A Friday occurring on the 13th day of any month is considered to be a day of bad luck in English, German, Polish and Portuguese-speaking cultures around the globe. Similar superstitions exist in some other traditions.The day is treated as most unlucky day throughout the world, unless you were born on Friday the thirteenth in which case it is your lucky day.
Every hour of every day had its genie, or guardian angel, and every day was ruled by one of the pantheon of divine beings who were worshipped under various names in the pagan world, dating back to the days of ancient Babylon and even beyond, in Armenia, which can be shown to be the very birthplace of civilisation. The names of the days still celebrate their ancient guardians, which were identified with the planetary lords and ladies:
Sunday, ruled by the Sun
Sunday, ruled by the Sun
Monday, ruled by the Moon
Tuesday ruled by Mars (Tiw, the ancient teutonic god of battle was parallel to Mars in the Roman Pantheon, giving us mardi in French and cognate names in other latin-derived tongues)
Wednesday (Woden's day, the saxon Mercury, giving mercredi in French)
Thursday (Thor's day, the thunder god, equivalent to Jupiter, jeudi in French)
Friday, Freya's day (the teutonic Venus, in French vendredi).
Saturday, ruled by Saturn
Venus was the holy goddess of love in the Roman World and Freya was the most holy primeval goddess of the north. Christian monks decided that her day, Friday, was unlucky, as indeed it was, for Jesus Christ, who was crucified and died on a Friday. The Christian religion has sought to overthrow the goddess in all her forms, but has simply succeeded in causing her to reinvent herself under other names.
Thirteen is significant to Christians because it is the number of people who were present at the Last Supper (Jesus and his 12 apostles). Judas, the apostle who betrayed Jesus, was the 13th member of the party to arrive.
Christians have traditionally been wary of Fridays because Jesus was crucified on a Friday. Additionally, some theologians hold that Adam and Eve ate from the forbidden fruit on a Friday, and that the Great Flood began on a Friday.Sailors were particularly superstitious in this regard, often refusing to ship out on a Friday.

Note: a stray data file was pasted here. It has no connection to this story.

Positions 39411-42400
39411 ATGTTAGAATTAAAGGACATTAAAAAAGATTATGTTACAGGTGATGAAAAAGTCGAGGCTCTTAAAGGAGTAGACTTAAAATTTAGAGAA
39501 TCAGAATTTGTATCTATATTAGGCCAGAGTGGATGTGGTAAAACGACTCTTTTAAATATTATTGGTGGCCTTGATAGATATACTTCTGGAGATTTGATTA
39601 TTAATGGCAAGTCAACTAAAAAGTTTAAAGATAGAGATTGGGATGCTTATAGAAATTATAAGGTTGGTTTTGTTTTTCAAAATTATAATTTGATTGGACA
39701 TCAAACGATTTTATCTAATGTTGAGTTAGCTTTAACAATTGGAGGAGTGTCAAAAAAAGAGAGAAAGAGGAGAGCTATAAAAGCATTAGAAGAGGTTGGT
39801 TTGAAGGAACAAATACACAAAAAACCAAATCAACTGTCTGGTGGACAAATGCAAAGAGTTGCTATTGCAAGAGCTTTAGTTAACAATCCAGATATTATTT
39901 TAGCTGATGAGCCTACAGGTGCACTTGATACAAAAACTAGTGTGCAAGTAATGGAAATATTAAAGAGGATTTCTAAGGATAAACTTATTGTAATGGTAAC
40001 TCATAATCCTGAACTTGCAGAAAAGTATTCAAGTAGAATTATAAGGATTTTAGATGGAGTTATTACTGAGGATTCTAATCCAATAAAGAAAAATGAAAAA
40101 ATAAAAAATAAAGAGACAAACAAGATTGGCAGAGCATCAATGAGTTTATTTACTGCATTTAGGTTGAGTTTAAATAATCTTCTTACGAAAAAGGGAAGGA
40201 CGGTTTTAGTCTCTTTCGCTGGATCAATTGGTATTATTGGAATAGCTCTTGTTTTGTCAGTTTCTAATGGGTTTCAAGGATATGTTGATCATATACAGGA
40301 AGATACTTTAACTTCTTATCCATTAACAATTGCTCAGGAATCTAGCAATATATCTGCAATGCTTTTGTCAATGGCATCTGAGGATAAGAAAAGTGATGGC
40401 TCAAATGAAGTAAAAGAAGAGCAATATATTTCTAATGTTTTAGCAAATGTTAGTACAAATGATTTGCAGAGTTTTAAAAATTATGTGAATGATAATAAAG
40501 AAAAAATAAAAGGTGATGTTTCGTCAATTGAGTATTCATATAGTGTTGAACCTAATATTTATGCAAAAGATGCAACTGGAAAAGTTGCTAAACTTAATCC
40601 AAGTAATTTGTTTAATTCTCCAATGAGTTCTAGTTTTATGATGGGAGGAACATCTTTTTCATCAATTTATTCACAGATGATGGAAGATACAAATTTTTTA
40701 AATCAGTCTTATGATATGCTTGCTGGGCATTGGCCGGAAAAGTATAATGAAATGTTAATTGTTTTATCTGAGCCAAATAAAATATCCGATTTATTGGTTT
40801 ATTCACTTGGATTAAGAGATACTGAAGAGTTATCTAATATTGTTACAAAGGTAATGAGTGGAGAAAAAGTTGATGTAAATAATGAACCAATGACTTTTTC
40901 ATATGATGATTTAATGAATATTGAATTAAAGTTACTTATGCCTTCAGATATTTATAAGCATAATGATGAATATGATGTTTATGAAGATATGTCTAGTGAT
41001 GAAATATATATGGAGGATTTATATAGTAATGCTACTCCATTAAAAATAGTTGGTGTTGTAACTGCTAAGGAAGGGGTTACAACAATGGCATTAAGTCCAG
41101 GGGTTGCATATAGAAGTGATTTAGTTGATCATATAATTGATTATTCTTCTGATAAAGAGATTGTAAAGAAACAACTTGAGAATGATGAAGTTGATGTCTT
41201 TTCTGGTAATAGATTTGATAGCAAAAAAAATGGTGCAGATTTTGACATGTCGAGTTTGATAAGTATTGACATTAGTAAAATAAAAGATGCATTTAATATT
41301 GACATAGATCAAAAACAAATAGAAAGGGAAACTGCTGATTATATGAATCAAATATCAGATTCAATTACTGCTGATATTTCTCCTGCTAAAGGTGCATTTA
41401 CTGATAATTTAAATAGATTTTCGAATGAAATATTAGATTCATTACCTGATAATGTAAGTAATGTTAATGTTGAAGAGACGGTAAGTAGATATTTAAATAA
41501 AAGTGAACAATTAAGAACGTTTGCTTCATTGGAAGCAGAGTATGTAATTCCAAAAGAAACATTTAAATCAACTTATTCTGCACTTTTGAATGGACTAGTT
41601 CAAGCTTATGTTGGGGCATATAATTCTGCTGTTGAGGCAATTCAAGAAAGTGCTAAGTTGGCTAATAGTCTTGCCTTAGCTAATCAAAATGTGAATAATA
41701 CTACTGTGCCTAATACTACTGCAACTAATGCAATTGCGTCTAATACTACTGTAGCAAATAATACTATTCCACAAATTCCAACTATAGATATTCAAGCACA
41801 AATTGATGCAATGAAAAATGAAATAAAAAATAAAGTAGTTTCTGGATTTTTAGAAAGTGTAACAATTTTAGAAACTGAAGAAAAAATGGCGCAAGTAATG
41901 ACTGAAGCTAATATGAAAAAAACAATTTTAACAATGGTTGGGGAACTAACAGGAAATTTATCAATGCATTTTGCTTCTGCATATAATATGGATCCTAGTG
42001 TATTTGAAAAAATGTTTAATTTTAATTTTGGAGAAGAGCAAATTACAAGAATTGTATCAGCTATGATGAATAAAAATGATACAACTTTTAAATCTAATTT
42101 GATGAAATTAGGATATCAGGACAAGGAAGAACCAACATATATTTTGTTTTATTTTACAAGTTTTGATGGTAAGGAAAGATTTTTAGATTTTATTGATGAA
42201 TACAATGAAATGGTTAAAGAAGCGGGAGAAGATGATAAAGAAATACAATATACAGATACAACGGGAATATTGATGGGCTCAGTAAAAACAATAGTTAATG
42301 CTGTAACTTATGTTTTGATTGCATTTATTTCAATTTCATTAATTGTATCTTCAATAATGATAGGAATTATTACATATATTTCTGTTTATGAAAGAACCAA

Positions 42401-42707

According to unverified legend (very likely untrue), the British Navy commissioned a ship in the 1800s called H.M.S. Friday, in order to quell the superstition.Some historians suggest the Christian distrust of Fridays is actually linked to the early Catholic Church's overall suppression of pagan religions and women.
In the Roman calendar, Friday was devoted to Venus, the goddess of love.This characterization may also have played a part in the fear of the number 13. It was said that Frigg would often join a coven of witches, normally a group of 12, bringing the total to 13. This idea may have originated with the Christian Church itself; it's impossible to verify the exact origins of most folklore.
A similar Christian legend holds that 13 is unholy because it signifies the gathering of 12 witches and the devil.
Some trace the infamy of the number 13 back to ancient Norse culture. In Norse mythology, the beloved hero Balder was killed at a banquet by the mischievous god Loki, who crashed the party of twelve, bringing the group to 13.
Another significant piece of the legend is a particularly bad Friday the 13th that occurred in the middle ages. On a Friday the 13th in 1306, King Philip of France arrested the revered Knights Templar and began torturing them, marking the occasion as a day of evil.
Both Friday and the number 13 were once closely associated with capital punishment. In British tradition, Friday was the conventional day for public hangings, and there were supposedly 13 steps leading up to the noose. Is Friday the thirteenth really unlucky, or is this belief just a hangover from the time.
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